Many variations of dinkuses are composed partially or entirely of asterisks, although other symbols can be used to achieve the same goals. Some examples include a series of dots,[15][16] fleurons,[16] asterisms, straight horizontal lines, and various other figures, such as infinity symbols.[17] Esperanto Braille punctuation commonly uses a series of colons, , as a dinkus.


Other uses of the term "dinkus"

See also: Śmigus-dyngus

Among older Hungarian Americans and Polish Americans, dinkus is an archaic term for Easter Monday.[18]

In Australian English, particularly in the news media, the word "dinkus" refers to a small photograph of the author of a news article.[19][20] Outside of Australia, this is often referred to as a headshot.


  1. ^ a b Butterford, Consul Willshire (1858). A Comprehensive System of Grammatical and Rhetorical Punctuation. Cincinnati: Longley Brothers. pp. 37, 40.
  2. ^ a b Houston, Keith (2013). Shady Characters: The Secret Life of Punctuation, Symbols, and Other Typographical Marks.[full citation needed]
  3. ^ Peško, Radim; Lüthi, Louis (2007). Bailey, Stuart; Bilak, Peter (eds.). Dot Dot Dot 13. Princeton Architectural Press. p. 193. ISBN 978-90-77620-07-6.[full citation needed]
  4. ^ "Glossary". The News Manual.
  5. ^ Hudson, Robert (2010). The Christian Writer's Manual of Style. p. 386.[full citation needed]
  6. ^ "D'Alliage à Avertissement — Orthotypographie, de Jean-Pierre Lacroux (Lexique des règles typographiques françaises)".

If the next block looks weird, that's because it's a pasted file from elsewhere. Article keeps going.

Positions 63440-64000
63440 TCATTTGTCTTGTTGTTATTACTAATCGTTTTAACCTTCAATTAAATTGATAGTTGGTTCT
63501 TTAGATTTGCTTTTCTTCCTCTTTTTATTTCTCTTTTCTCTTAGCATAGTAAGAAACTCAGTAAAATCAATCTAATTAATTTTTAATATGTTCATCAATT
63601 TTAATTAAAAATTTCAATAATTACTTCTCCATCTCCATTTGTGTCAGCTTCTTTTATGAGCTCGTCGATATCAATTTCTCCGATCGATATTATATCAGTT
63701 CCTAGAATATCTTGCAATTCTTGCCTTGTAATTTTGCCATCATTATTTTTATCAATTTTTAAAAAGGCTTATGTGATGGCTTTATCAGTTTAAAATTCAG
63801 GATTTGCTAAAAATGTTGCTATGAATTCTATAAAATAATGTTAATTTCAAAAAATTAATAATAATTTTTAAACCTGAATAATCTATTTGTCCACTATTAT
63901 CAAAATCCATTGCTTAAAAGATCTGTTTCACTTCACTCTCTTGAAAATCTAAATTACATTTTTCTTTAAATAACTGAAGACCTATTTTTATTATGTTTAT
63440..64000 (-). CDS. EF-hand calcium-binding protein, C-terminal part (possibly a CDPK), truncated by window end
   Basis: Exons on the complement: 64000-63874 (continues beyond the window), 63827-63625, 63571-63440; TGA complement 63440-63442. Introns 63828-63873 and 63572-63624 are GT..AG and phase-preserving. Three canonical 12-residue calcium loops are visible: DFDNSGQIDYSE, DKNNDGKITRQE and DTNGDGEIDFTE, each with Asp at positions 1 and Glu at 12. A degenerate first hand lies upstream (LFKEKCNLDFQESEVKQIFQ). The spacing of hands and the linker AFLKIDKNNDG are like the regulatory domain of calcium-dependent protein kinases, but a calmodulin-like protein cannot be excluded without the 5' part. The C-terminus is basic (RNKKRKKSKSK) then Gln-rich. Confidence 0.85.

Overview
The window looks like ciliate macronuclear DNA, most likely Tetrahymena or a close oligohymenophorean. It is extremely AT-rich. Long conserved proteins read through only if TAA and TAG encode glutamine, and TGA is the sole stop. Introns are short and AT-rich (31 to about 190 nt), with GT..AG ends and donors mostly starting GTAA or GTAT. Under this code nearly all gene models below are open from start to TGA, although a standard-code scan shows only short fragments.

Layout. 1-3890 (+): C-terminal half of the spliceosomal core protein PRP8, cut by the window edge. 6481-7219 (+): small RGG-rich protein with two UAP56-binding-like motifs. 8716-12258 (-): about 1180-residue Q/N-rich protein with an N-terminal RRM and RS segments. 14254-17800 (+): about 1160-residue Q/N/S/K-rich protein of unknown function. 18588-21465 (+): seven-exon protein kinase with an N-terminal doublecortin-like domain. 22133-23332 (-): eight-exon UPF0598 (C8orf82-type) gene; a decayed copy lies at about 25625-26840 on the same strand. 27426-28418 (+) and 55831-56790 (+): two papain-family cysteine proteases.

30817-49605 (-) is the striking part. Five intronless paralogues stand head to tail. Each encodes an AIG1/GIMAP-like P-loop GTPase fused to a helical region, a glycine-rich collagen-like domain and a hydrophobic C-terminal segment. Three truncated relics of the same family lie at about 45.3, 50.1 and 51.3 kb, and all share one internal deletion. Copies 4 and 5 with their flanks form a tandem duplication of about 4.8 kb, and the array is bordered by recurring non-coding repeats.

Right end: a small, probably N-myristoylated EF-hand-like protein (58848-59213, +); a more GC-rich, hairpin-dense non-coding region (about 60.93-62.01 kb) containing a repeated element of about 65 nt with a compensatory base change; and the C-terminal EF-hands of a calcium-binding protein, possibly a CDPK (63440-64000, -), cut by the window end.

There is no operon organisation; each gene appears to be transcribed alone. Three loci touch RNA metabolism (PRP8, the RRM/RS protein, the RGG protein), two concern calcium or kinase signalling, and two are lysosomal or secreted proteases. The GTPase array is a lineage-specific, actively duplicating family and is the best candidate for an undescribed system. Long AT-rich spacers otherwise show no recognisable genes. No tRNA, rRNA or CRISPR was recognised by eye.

7. ^ a b Flann, Elizabeth; Hill, Beryl; Wang, Lan (2014). The Australian Editing Handbook.[full citation needed]
  8. ^ a b Lacroux, Jean-Pierre. Orthotypographie.[full citation needed]
  9. ^ a b "Five Ways I Hate Your Dinkus". Self-Publishing Review. August 26, 2021.
  10. ^ Taruskin, Richard (2005). The Oxford History of Western Music. Vol. 3. p. 311. ISBN 978-0-19-516979-9.
  11. ^ "Did You Know? The Dinkus". Municode.
  12. ^ Quinn, Stephen (2012). Digital Sub-Editing and Design.[full citation needed]
  13. ^ Bringhurst, Robert (2004). The Elements of Typographic Style (3rd ed.). Hartley & Marks. p. 63, 290–291. ISBN 978-0-88179-206-5. Retrieved 10 November 2020.
  14. ^ Gabbert, Elisa (December 29, 2020). "How Poets Use Punctuation as a Superpower and a Secret Weapon". The New York Times.
  15. ^ Lundmark, Torbjorn (2002). Quirky Qwerty: The Story of the Keyboard @ Your Fingertips. University of New South Wales. p. 120. ISBN 9780868404363.
  16. ^ a b Crystal, David (2016). Making a Point: The Pernickety Story of English Punctuation. London Profile Books. ISBN 9781781253519.
  17. ^ McAuley, James Phillip (1964). "1964 - Quadrant Online". Quadrant. Vol. 8. H.R. Krygier. p. 33.[full citation needed]
  18. ^ Pleck, Elizabeth Hafkin (2001). Celebrating the Family: Ethnicity, Consumer Culture, and Family Rituals. Harvard University Press. p. 90. ISBN 9780674002302.
  19. ^ "Infinite Anthology". The Monthly. August 5, 2010.
  20. ^ Sadokierski, Zoe (27 March 2014). "Why The Saturday Paper's design breeds disappointment". The Conversation.

Further reading